Wednesday, June 3, 2020 Stamford, CT USA — The unprecedented volatility triggered by the COVID-19 crisis demonstrates the importance of preserving and even expanding liquidity in corporate bond trading as the market is transformed into a more electronic and transparent version of itself. 

Since the financial crisis, the corporate bond market has been in a constant state of change. In the midst of that evolution, the still-emerging market structure was plunged into its first true test by the COVID-19 crisis and while it has held up well, market participants know there are still many more changes to come. 

According to a new report from Greenwich Associates, buy-side and sell-side firms estimate that within five years up to half of corporate bond trading volume could be executed electronically. The continued electronification of the market has occurred in parallel with the sharp decline in dealer bond inventories prompted by recent regulatory reforms.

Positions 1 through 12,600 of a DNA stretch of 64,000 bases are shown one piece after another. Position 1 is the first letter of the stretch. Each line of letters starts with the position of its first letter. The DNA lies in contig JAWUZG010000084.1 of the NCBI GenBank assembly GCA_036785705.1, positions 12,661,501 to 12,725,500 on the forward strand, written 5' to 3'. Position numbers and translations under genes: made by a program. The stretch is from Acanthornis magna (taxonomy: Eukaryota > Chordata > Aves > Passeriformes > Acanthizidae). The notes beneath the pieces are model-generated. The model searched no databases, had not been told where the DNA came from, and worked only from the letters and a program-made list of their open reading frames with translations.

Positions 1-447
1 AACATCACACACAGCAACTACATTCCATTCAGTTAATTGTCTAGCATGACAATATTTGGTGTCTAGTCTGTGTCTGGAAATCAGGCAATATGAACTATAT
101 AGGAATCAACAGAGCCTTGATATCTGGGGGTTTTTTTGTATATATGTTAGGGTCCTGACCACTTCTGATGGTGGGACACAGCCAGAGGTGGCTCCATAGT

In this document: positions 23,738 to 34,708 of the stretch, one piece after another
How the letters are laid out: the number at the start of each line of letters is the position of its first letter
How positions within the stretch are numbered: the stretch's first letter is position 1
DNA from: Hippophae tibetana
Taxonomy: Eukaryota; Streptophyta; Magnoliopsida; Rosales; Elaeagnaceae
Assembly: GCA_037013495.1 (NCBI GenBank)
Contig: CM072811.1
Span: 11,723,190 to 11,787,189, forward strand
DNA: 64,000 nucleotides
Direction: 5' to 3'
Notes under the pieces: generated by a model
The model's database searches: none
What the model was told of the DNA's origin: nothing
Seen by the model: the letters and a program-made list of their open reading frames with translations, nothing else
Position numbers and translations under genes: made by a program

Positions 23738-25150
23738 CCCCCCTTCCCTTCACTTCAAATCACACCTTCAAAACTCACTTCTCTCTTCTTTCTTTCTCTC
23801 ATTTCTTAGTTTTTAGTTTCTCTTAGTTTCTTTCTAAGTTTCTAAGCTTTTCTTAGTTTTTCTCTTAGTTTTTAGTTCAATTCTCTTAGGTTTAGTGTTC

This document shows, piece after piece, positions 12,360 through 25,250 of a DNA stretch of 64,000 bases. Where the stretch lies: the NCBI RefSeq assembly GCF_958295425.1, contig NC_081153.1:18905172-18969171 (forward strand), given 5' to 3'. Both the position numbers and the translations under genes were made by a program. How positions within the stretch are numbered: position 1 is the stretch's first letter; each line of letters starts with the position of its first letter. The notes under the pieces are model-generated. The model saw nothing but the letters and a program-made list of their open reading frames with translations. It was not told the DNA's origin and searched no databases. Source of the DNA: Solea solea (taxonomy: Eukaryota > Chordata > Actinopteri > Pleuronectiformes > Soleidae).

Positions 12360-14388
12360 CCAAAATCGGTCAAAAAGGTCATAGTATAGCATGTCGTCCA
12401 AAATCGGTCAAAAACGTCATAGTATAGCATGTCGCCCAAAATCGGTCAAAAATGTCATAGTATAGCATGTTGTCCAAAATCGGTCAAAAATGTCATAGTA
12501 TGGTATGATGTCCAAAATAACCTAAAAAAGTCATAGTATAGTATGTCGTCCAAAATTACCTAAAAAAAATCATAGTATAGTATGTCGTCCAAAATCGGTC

“There are real concerns about liquidity shortages during a crisis,” says Kevin McPartland, Head of Research in Greenwich Associates Market Structure and Technology group and author of Improving the Search for Corporate Bond Liquidity - Greater and Smarter Transparency. “While it is a relief that the market has proven resilient to this point, the crisis is showing how important it is to continue working to improve markets and market structure as the market continues to evolve.”

The current trajectory of the market’s evolution gives reason for optimism, with increased transparency coupled with reduced information leakage topping market participant demands. More information on who holds what bonds, how every bond is actually executed and actionable information about a bond’s liquidity profile are increasingly available with the advent of artificial intelligence and unique data sets, and will benefit dealers and investors alike. 

“The tools and technology available to dealers and other liquidity providers will help the buy side execute difficult trades more efficiently and at better prices, all while ensuring capital is used even more efficiently than it is today,” says Kevin McPartland.